Catholic, gay and living a ‘beautiful life’

| Steve Gershom | June 18, 2013 | 9 Comments

I have heard a lot about how mean the Church is, and how bigoted, because she opposes gay marriage. How badly she misunderstands gay people, and how hostile she is towards us. My gut reaction to such things is: Are you freaking kidding me?

Are we even talking about the same church?

When I go to confession, I sometimes mention the fact that I’m gay, to give the priest some context. I’ve always gotten one of two responses: either compassion, encouragement, and admiration because the celibate life is difficult and profoundly counter-cultural; or nothing at all, not even a ripple, as if I had confessed eating too much on Thanksgiving.

Of the two responses, my ego prefers the first — who doesn’t like thinking of themselves as some kind of hero? — but the second might make more sense. Being gay doesn’t mean I’m special or extraordinary. It just means that my life is not always easy. (Surprise!) And as my friend J. said when I told him recently about my homosexuality, “I guess if it wasn’t that, it would have been something else.” Meaning that nobody lives without a burden of one kind or another. As Rabbi Abraham Heschel said: “The man who has not suffered, what can he possibly know, anyway?”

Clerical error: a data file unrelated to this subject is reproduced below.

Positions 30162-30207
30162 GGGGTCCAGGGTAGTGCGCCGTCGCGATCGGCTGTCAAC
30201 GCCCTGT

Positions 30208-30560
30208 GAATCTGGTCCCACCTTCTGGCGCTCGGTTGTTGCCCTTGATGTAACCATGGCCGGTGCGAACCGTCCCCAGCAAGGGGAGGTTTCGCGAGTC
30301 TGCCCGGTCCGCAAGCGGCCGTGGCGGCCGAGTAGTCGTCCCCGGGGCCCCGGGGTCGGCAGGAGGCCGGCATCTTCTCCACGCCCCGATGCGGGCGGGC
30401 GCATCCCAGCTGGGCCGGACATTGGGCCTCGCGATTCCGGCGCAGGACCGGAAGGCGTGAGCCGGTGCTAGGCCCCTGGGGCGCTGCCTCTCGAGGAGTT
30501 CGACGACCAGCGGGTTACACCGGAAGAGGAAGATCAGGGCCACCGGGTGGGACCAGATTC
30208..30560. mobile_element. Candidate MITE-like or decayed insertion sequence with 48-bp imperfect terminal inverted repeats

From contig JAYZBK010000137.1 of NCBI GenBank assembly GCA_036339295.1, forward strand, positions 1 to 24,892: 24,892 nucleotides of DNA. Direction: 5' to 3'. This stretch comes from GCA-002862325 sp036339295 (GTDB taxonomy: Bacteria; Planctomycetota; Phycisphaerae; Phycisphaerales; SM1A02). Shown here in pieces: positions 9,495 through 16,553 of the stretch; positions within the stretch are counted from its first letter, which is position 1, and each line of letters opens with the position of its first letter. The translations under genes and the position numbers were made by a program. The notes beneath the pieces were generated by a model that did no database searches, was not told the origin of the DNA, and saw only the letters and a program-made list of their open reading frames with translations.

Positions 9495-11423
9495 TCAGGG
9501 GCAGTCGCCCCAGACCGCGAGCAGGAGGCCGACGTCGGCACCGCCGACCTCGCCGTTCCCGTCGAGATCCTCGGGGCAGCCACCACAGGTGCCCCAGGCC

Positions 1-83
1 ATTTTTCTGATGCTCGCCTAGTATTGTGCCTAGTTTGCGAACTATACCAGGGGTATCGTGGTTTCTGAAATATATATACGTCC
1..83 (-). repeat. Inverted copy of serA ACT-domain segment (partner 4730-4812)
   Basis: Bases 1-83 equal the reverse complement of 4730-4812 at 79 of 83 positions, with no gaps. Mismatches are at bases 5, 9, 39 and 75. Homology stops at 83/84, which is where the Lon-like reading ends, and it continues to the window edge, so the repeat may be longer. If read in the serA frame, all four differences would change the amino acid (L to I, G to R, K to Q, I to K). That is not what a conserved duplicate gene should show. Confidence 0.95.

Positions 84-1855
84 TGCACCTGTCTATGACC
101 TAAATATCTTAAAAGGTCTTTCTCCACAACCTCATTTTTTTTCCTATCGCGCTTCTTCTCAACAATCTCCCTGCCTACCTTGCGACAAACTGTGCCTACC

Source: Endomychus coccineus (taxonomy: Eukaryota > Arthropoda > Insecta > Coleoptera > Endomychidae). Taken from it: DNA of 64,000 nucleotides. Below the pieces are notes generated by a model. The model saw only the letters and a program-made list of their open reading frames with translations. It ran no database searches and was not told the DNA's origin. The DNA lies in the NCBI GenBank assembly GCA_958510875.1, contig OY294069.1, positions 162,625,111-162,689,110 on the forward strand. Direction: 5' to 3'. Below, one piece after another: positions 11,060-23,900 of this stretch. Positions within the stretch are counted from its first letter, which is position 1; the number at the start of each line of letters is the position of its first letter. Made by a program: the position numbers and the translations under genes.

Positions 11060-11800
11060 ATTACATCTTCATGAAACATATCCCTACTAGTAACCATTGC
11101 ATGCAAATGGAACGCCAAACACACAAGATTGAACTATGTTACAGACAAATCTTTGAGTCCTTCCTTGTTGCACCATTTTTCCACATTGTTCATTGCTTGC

Where are all these bigoted Catholics I keep hearing about? When I told my family a year ago, not one of them responded with anything but love and understanding. Nobody acted like I had a disease. Nobody started treating me differently or looking at me funny. The same is true of every one of the Catholic friends that I’ve told. They love me for who I am.

Actually, the only time I get shock or disgust or disbelief, the only time I’ve noticed people treating me differently after I tell them, is when I tell someone who supports the gay lifestyle. Celibacy?? You must be some kind of freak.